It is a just matter of time before the UK suffers a major cyber attack, the head of the National Cyber Security Centre has warned.
Ciaran Martin said it was a matter of "when, not if" an assault comes, adding that the UK had been lucky to so far avoid a "category one" attack crippling infrastructure such as energy or the financial services.
His warning comes after the head of the Army said Britain was not immune to a "hybrid" attack that could use conventional and cyber warfare methods.
The most serious cyber attack on the UK to date was the WannaCry ransomware attack on hospitals last May, which was classed as a category two incident because there was no risk to life.
In an interview with The Guardian, Mr Martin said: "I think it is a matter of when, not if and we will be fortunate to come to the end of the decade without having to trigger a category one attack."
Mr Martin said the WannaCry attack - which was blamed on North Korea - had also highlighted the risk of attack where the perpetrator loses control.
"What we have seen over the past year or so is a shift in North Korean attack motivation from what you might call statecraft - disrupting infrastructure - through to trying to get money through attacks on ransomware, albeit in a way that didn't pan out the way the attackers wanted it to," he said.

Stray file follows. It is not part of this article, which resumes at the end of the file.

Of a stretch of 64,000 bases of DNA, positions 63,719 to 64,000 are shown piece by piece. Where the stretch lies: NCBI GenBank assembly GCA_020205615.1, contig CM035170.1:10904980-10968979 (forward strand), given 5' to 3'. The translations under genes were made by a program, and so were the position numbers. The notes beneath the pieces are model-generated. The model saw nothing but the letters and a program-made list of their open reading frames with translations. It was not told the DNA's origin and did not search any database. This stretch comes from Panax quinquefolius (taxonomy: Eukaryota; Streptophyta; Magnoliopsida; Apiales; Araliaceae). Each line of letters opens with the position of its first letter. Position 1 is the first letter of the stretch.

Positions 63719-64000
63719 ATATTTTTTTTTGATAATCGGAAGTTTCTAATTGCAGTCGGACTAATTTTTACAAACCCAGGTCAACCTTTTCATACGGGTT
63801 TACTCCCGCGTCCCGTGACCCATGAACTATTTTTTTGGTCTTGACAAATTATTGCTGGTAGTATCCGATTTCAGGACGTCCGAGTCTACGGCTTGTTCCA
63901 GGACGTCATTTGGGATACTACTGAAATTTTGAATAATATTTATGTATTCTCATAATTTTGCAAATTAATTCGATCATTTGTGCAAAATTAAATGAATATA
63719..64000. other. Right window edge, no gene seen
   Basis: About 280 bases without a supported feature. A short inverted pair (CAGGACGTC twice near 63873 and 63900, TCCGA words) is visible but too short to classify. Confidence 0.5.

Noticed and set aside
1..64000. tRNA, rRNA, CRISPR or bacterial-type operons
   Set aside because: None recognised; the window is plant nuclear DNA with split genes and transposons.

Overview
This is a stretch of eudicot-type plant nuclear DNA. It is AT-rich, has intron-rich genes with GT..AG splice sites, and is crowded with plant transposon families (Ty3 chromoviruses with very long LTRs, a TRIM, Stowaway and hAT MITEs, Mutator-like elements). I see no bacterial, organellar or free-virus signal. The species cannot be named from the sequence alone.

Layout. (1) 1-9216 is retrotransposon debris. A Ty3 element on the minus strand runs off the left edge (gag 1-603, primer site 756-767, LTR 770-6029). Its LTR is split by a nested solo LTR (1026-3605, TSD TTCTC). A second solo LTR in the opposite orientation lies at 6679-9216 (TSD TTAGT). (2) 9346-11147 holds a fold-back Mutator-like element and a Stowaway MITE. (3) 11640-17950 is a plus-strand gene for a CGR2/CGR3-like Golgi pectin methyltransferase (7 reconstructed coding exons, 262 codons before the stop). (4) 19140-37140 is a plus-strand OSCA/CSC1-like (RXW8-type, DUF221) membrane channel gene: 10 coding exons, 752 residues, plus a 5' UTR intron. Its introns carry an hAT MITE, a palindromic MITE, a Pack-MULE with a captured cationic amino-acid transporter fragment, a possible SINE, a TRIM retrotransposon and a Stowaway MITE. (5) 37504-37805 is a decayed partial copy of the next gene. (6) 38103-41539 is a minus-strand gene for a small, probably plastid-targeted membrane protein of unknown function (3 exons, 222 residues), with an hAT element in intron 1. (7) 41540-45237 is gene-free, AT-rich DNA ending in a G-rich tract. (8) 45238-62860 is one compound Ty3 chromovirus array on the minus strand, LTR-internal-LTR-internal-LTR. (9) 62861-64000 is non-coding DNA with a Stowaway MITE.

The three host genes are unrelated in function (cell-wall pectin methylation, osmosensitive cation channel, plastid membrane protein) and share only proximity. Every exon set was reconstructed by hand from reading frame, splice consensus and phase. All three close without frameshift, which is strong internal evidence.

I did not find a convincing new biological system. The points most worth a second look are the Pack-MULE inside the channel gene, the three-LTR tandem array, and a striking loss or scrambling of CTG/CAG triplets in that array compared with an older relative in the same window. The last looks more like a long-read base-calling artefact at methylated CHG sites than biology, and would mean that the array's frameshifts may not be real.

Other intrusions have been blamed on Russia, China and Iran, which Mr Martin said may have been intelligence-gathering on infrastructure for potential attacks in the future.
"What we have seen from Russia thus far against the UK is a series of intrusions for espionage and possible pre-positioning into key sectors but in a more controlled form of attack from others," he said.
The UK is also increasing its capabilities to retaliate to a cyber attack, he said, adding: "Offensive cyber will be an increasing part of the UK's security toolkit."
Mr Martin said he had not seen any successful attempt to interfere in the UK's democratic process, but said the possibility would likely delay a move to electronic voting in the foreseeable future.
Mr Martin's warnings follow calls by Sir Nick Carter, Britain's defence chief of general staff, for greater defence spending to protect the UK from futuristic "hybrid" warfare developed by Russia.
Sir Nick said on Monday the UK is now vulnerable to both a military and cyber attack executed by Russia and must rapidly update its defence strategy.
"State-based competition is now being employed in more novel and increasingly integrated ways and must be ready to deal with them," he said.
"The threats we face are not thousands of miles away but are now on Europe's doorstep - we have seen how cyber-warfare can be both waged on the battlefield and to disrupt normal people's lives - we in the UK are not immune from that."